Taking its title from Betty Parsons’ 1967 painting, Count of Three centers on the medium of painting, broadly defined. The exhibiting artists work in a range of formal approaches to abstraction, including geometric, biomorphic, and gestural, and frequently employ an intrepid use of color. The structures they work from may be adopted, invented, or inherited, and disrupting them might bend to challenges art historical, ideological, or political in nature. The artworks on view play between rules and spontaneity, order and expression, and the potential that emerges therefrom.

Throughout the 1960s, Parsons’ painting employed geometric and biomorphic elements with bold combinations of color, in works such as Autumn (1965), in an approach that privileged intuitive combinations over stylistic allegiance. Later that decade and into the 1970s, geometric formulas and mathematical precision brought a cerebral quality to Jack Tworkov’s late works, as in Jag (SP-69-#4) (1968), which anchored a loose system of mark-making within diagrammatic structure. In the context of color field painting, at first glance, Sam Gilliam’s geometric paintings of the mid-1960s read as hard-edge abstraction, in step with his peers in the Washington Color School. However, his unprimed canvases exposed a fluidity of line and color, particularly through the bleeding of pigment between lines and solid grounds of color, as seen in Raw Meat (1965).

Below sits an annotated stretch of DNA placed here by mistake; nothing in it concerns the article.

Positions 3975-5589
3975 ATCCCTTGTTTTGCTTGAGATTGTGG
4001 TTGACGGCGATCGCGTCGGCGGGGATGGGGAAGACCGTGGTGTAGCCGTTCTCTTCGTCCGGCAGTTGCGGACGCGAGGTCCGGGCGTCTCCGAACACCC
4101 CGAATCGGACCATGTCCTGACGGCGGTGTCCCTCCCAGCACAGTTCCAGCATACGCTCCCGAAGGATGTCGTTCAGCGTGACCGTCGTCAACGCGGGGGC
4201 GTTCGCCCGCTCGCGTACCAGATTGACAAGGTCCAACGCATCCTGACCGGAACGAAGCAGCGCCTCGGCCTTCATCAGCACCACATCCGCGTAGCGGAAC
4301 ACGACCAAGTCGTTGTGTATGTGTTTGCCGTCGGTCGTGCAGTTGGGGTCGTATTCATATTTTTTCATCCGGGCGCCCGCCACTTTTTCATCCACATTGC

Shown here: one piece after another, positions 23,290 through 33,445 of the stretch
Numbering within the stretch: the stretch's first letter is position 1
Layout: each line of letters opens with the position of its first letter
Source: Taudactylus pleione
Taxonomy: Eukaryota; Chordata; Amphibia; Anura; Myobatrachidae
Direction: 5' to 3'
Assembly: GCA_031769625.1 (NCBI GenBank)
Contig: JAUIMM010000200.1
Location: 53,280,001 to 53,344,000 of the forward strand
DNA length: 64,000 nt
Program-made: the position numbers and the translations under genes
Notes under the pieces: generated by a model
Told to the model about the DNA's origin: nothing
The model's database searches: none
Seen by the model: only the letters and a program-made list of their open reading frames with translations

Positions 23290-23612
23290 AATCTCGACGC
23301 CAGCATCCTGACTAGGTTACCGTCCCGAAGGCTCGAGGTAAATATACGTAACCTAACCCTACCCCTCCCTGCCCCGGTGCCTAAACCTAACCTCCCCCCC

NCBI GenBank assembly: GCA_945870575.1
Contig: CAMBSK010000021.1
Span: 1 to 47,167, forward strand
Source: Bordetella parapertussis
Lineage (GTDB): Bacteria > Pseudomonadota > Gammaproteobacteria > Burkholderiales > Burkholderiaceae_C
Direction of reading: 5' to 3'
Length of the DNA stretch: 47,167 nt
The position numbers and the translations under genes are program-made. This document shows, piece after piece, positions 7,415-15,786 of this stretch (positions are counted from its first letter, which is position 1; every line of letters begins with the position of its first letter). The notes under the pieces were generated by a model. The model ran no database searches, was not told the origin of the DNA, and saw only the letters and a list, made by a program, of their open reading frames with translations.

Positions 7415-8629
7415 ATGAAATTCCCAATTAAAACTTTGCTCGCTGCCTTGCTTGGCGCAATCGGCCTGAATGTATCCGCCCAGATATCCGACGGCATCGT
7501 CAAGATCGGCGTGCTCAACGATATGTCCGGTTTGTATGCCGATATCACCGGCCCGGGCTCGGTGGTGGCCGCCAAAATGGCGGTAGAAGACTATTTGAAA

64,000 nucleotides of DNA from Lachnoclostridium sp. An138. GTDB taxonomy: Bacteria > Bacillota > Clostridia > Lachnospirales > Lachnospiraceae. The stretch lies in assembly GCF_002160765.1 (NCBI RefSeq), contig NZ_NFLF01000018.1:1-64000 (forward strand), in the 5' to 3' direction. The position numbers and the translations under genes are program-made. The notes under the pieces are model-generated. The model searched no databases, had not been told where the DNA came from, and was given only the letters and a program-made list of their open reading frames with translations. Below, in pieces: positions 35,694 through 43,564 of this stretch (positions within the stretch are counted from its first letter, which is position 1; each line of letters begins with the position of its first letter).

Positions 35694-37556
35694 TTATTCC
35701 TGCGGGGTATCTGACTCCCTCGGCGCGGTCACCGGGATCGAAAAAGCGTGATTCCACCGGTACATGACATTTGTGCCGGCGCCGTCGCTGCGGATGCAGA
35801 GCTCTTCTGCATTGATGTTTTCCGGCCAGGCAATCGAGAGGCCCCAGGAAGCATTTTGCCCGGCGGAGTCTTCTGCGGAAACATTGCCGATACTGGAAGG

In recent decades these innovations at mid-century have themselves become the subject of structural interrogation. Polly Apfelbaum’s work celebrates the history of painting at the same time that it playfully probes it, particularly through planar relationships to the walls and floors of exhibition spaces. Still Life: Pink on Pink (1997), sited on the floor, deploys richly-dyed velvet as a lively counter to color field painting, eschewing brushstroke for saturation.